In November 2021 I was on my way to the Royal Marsden Hospital for an a scan as part of my breast cancer treatment. There seemed to be a flurry of WhatsApp activity over a "Ride 100" that had opened for entries. FOMO kicked in and I signed up thinking I’d nearly ridden 50 km so double that was achievable.
Unbeknownst to me I’d signed up for 100 MILE ride which I was somewhat perturbed to find out a few hours later.
But I thought even if I wasn’t fit enough by the following May to take part it would at least give me a goal and I could do a bit of training for it. I finished chemotherapy this January and had a double mastectomy mid February.
During chemo some of the lovely Waldy ladies took me out on some short and slow cycles. Having that little bit of normality meant so much, cancer and it’s treatment takes so much away including confidence and fitness.
We’ll gloss over the death-defying ride down the A3 😯
A week after surgery I got back on the indoor trainer and was able to sit upright and pedal. Took a couple more weeks to be able to get on the hoods and drops but I was determined to get my pre-treatment of the fitness back.
After 5 weeks I got back out on the road bike and started an online training programme with Njinga in April. Even at that point I didn’t think I would be able to get to the hundred miles but I was going to give it my best shot.
I was amazed at how quickly my fitness improved with training and going out fortnightly with the club.
Coach Dave kindly gave up his time to help a group of us get some longer rides in as well as supporting us with lots of helpful tips on fuelling and hydration.
It was so much fun training together and that camaraderie helped reignite the joy after a few dark months.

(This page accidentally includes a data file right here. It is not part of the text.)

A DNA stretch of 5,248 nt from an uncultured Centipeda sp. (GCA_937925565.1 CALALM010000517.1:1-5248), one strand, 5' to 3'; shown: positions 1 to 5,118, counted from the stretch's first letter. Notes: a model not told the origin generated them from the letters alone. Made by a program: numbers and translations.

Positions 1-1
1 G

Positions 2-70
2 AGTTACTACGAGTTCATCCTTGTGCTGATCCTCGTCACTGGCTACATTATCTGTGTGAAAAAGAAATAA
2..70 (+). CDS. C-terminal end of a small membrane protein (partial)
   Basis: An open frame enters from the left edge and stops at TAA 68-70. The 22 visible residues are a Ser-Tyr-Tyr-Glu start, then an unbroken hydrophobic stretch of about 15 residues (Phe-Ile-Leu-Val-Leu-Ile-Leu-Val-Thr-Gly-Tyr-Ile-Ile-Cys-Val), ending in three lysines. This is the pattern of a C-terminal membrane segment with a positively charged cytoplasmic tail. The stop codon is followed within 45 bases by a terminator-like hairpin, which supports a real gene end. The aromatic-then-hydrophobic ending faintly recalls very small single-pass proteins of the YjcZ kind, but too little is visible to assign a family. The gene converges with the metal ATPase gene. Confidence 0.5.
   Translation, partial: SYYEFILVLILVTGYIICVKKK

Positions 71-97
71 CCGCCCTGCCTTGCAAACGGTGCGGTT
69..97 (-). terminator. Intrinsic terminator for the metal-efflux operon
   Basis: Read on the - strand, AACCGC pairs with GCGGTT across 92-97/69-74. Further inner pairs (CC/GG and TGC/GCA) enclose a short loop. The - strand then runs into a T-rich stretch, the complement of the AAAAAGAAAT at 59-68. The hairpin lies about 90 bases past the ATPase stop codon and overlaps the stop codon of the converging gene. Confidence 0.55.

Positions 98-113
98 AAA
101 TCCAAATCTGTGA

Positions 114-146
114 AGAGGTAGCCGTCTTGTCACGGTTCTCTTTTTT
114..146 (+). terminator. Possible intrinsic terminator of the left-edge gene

The 29th of May dawned and after much debate over how we could start together we were off.
The ride was well organised and lots of people were out on the roads cheering which was heartwarming given the disruption to the local roads. It was nowhere near as hilly as the previous RideLondon, and there were some great sections of fast downhills through the tunnels on the ride back into London.
Having a couple of organised stops where the chip time stop was great to allow refuelling and the all important comfort breaks. My sense of elation approaching Tower Bridge was electric, slowing down for the finish as directed by the stewards was counterintuitive. An nasty crash a short while later at the finish line demonstrated why though.
Learning to ride in a group with the club on Sunday rides and during training sessions was key to riding the route safely. There were collisions en route as inexperienced riders suddenly pulled out into the slipstream of fast riders aiming for PB’s.
Definitely a ride not a race, and the route could definitely have been more inspiring at times. However the opportunity to ride on closed roads through the capital was fabulous and I am so grateful to have been well enough to complete it.
With generous donations I raised £2190 for Cancer Research U.K. the link is still live! https://fundraise.cancerresearchuk.org/page/mei-ling-riding-back-from-breast-cancer